Analysis of Biological Macromolecular Assemblies Using Static Light Scattering Methods
LeAnn J. Godderz,
Mandy M. Peak,
Karla K. Rodgers.
Multi-angle laser light scattering (MALLS) is a valuable spectroscopic technique that can give the absolute mass of macromolecules, independent of molecular shape. When coupled with size exclusion chromatography (SEC), individual components may be separated into fractions before analyses by MALLS, thus yielding the absolute molecular mass of each species. This review covers the technical background for MALLS-SEC as well as several examples of its application from our own work. We have utilized MALLS-SEC to investigate the protein-protein and protein-DNA interactions of the VDJ recombinase. The recombination activating gene products (RAG1 and 2) form the VDJ recombinase and catalyze the initial DNA cleavage steps during V(D)J recombination, the mechanism primarily responsible for diversification of the immune response. Through MALLS-SEC analysis of the RAG proteins, we have determined the self-association properties of RAG1, investigated ionic interactions in oligomerization, and performed kinetic studies of oligomerization over time. In addition, we have analyzed the oligomerization of RAG1 in the presence of its target DNA, the recombination signal sequence. Finally, we provide an overview of the current applications of MALLS-SEC from recent literature, which illustrates the scope of MALLS-SEC as a powerful technique for determining the biophysical properties of macromolecules.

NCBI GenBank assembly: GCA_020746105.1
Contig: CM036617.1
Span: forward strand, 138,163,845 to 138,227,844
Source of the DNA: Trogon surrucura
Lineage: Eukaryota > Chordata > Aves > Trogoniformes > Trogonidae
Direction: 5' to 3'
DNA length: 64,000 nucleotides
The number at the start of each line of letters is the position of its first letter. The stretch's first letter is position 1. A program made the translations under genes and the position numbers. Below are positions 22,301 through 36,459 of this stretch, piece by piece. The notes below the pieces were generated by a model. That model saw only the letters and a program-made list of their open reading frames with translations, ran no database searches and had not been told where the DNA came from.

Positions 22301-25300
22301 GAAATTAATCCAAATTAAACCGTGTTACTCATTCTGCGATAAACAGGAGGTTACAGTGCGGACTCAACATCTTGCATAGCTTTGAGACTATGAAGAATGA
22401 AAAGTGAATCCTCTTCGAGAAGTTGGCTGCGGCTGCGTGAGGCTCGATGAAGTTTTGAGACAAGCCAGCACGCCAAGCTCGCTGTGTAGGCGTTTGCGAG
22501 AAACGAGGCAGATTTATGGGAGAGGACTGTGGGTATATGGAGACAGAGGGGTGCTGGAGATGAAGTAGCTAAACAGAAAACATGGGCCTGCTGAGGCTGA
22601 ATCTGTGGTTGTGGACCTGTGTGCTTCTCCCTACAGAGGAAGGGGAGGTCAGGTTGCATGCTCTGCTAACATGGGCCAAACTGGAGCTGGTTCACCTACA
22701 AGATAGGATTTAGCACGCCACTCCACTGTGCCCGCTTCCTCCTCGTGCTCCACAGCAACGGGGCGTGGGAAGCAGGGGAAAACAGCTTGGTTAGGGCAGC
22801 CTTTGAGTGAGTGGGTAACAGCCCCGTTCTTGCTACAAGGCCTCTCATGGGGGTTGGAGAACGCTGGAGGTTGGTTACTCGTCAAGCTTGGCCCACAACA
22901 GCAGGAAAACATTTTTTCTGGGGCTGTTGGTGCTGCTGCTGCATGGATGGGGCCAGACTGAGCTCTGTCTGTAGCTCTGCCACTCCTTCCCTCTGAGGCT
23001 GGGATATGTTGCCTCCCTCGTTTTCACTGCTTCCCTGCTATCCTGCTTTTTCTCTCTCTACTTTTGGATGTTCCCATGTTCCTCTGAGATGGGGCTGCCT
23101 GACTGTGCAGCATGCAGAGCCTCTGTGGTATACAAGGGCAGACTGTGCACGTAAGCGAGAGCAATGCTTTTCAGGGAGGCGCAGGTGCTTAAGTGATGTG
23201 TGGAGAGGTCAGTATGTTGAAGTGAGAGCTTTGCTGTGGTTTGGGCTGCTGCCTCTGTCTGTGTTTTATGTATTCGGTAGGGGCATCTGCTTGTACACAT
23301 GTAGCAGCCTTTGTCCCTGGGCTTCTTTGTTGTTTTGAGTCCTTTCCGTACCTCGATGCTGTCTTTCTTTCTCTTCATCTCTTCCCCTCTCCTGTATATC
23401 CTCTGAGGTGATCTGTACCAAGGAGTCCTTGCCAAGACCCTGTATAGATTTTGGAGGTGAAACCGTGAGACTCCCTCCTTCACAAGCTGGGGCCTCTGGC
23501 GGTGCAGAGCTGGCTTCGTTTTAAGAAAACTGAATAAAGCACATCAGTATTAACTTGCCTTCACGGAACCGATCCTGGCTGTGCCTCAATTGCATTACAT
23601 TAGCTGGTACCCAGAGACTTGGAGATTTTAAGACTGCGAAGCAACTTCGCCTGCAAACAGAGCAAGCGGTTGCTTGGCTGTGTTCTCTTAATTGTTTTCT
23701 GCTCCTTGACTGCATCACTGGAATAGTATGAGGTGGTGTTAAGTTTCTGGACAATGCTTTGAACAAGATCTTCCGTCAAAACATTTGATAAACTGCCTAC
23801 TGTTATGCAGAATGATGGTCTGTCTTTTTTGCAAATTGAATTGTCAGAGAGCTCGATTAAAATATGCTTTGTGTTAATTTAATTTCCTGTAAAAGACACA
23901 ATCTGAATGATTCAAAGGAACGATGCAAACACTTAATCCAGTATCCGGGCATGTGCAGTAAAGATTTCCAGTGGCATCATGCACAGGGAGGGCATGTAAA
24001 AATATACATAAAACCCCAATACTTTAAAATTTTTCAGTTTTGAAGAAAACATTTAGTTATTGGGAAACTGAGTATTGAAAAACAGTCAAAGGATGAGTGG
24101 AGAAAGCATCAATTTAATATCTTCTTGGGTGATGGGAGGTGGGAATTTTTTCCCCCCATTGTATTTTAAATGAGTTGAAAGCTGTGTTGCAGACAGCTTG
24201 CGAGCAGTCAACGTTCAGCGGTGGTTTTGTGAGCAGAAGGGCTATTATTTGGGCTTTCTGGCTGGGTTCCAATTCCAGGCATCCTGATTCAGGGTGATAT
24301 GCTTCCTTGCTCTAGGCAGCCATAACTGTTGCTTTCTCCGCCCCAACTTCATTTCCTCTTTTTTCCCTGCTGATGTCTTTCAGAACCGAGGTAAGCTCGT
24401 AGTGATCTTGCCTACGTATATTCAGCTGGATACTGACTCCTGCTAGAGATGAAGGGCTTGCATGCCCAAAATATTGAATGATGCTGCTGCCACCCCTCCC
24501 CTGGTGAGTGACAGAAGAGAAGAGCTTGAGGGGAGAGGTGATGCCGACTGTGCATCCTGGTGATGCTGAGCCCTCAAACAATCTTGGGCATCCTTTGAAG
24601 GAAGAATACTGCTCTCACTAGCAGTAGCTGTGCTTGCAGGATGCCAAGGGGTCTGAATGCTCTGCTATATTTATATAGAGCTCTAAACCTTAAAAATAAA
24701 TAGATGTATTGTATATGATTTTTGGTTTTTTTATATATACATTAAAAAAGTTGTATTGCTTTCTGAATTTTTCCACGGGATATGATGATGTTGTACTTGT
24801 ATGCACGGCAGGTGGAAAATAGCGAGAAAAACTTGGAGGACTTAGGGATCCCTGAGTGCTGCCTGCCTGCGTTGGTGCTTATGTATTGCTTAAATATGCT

Keywords: multi-angle laser light scattering (malls), size exclusion chromatography(sec), radioisotope labeling, electromagnetic radiation, photomultiplier, brownian motion, translational diffusion, recombination signal sequences (rss), core rag
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